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"A recent trend among teenagers ingesting the packets - and uploading videos to various internet platforms including video-sharing websites, social media, and vlogging platforms- has caused significant concern among poison control centers", the agency said in a news release. Because, the Internet, and likes, apparently.
Just a few weeks into 2018, YouTube has had to contend with dead bodies, advertiser panic, a community in revolt, and now, people eating poison on camera.
The American Association of Poison Control Centers said in a statement that poison control centers have handled 39 calls in the first 15 days of this year related to "intentional" tide pod exposure among people ages 13 to 19-the same number for all of 2016.
In recent days, the "Tide Pod Challenge" has gone viral, with teenagers trying to eat pods meant to clean laundry. "Not eating", Gronkowski tells viewers.
"If you know someone who ingested them, or think they might have ingested them, they should go straight to the ER or call the poison control hotline center", Smith said.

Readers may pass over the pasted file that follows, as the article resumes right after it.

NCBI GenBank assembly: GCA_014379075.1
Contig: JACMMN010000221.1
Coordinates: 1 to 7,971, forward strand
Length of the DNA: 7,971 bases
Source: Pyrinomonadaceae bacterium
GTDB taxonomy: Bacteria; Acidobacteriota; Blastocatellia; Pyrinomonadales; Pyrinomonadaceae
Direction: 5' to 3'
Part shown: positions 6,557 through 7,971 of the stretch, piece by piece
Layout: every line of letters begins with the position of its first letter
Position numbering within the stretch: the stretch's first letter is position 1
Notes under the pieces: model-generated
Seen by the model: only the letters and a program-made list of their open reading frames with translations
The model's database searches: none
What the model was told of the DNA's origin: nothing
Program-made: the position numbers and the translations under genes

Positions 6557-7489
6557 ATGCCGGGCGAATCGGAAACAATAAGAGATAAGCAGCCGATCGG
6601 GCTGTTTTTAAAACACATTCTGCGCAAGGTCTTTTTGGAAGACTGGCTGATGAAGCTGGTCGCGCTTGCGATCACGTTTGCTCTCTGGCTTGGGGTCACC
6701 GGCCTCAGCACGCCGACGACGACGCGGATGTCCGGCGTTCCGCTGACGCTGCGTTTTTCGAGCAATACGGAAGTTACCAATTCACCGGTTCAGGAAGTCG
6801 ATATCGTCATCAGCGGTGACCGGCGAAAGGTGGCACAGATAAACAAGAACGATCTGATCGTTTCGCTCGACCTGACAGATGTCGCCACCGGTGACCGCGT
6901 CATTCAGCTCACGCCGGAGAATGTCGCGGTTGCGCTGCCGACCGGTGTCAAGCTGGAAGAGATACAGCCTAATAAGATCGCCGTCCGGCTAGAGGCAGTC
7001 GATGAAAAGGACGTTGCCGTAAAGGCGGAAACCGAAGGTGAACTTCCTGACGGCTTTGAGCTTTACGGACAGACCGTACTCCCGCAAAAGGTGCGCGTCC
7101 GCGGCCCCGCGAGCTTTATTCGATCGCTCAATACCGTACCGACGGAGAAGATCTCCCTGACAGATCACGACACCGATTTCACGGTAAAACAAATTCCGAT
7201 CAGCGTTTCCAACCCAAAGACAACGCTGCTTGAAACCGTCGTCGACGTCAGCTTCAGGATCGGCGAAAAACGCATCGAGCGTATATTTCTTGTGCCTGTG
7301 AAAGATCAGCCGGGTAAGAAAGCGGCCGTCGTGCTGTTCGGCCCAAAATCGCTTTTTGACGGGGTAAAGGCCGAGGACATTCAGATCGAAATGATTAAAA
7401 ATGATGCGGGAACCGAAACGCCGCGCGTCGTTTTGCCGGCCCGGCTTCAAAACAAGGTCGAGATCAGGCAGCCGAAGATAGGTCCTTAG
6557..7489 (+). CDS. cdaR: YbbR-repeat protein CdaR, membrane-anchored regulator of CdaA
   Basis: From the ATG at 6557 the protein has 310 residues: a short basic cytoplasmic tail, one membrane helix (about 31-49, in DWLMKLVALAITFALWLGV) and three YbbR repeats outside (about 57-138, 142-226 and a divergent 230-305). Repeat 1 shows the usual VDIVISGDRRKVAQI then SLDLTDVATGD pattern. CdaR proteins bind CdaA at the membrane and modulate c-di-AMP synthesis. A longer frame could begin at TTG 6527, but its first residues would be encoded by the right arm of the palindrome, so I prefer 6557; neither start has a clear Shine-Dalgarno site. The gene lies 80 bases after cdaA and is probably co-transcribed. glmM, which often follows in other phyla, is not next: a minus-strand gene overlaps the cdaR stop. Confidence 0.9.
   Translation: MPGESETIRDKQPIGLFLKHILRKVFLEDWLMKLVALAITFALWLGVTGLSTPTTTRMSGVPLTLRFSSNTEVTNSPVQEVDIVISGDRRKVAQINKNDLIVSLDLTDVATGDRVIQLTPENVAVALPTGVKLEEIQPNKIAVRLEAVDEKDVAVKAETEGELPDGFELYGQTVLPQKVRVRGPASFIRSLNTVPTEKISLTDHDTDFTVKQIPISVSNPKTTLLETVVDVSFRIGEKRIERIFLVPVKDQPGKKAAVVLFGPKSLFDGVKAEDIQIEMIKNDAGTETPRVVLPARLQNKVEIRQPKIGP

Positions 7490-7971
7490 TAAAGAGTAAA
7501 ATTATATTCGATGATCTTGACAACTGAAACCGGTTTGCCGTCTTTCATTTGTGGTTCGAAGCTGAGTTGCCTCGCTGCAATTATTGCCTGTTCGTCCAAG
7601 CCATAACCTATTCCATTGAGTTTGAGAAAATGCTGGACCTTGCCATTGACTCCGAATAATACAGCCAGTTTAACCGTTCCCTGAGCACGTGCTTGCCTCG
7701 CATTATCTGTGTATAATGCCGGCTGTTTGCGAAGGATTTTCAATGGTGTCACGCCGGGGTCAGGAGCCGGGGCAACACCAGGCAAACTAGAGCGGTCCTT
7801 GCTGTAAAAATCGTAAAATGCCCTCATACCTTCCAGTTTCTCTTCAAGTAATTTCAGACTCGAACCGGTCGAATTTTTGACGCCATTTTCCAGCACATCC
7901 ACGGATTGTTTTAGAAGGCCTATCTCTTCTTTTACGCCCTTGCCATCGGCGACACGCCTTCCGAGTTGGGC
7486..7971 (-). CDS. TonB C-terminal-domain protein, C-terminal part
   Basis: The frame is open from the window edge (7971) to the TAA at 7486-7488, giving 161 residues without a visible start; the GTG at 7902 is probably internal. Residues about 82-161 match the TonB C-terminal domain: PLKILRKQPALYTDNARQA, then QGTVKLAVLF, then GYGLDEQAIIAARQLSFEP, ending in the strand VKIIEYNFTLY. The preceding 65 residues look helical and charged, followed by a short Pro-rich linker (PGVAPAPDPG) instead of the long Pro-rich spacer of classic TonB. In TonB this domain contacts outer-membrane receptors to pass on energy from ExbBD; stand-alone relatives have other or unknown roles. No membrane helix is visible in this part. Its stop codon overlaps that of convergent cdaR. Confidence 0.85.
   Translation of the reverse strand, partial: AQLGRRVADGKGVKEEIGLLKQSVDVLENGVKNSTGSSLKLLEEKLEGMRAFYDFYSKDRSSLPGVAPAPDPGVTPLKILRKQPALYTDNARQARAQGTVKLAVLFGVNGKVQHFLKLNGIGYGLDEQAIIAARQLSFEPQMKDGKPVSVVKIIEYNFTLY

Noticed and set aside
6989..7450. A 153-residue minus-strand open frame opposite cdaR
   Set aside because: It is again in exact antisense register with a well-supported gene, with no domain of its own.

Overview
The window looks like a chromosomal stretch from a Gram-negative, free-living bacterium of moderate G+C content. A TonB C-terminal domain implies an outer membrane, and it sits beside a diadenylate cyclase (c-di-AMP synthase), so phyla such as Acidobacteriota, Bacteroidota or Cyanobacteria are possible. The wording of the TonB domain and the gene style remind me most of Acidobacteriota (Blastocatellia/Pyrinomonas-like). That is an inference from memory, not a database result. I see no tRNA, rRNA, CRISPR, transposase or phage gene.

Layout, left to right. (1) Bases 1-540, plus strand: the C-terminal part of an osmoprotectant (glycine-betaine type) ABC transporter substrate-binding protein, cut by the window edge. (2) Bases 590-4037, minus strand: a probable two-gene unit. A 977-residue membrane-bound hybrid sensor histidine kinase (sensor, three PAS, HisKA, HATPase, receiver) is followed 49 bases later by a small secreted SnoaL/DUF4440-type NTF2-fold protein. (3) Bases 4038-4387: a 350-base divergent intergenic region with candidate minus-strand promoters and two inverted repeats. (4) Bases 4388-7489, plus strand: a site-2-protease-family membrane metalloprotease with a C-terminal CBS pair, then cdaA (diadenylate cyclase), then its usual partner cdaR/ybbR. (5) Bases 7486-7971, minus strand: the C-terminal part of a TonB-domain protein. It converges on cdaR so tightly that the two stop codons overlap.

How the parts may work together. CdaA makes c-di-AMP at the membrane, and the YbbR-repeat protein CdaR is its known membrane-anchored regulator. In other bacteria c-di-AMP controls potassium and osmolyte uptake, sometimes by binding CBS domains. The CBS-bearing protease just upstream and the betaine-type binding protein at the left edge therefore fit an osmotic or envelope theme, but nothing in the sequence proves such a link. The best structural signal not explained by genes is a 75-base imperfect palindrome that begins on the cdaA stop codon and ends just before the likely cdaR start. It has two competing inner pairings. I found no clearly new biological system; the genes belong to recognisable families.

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Today YouTube said it was working to quickly remove Tide Pod videos as they encouraged unsafe behaviour with an "inherent risk of physical harm". It seems silly, but what most teens don't realize is that even the smallest bit of exposure to the highly-concentrated detergent can be hazardous and cause difficulty breathing, loss of consciousness, and throat swelling, according to the Consumer Product Safety Commission.
YouTube is actively helping crack down on Tide Pod Challenge and similar videos, a site spokesperson said Thursday ― something the person noted it has been doing for a while now. The AAPCC warns that swallowing them could lead to seizures, pulmonary edema, respiratory arrest, coma or, in extreme cases, even death.
P&G also issued a statement, noting that the pods are used safely in "millions of households everyday" and urging people not to eat them.
In early 2017, College Humor, a comedic content company, posted a video about eating laundry pods, reported News4jax.
Procter & Gamble, Tide's parent company, said in a statement, "We have been working with leading social media networks to remove harmful content that is not consistent with their policies".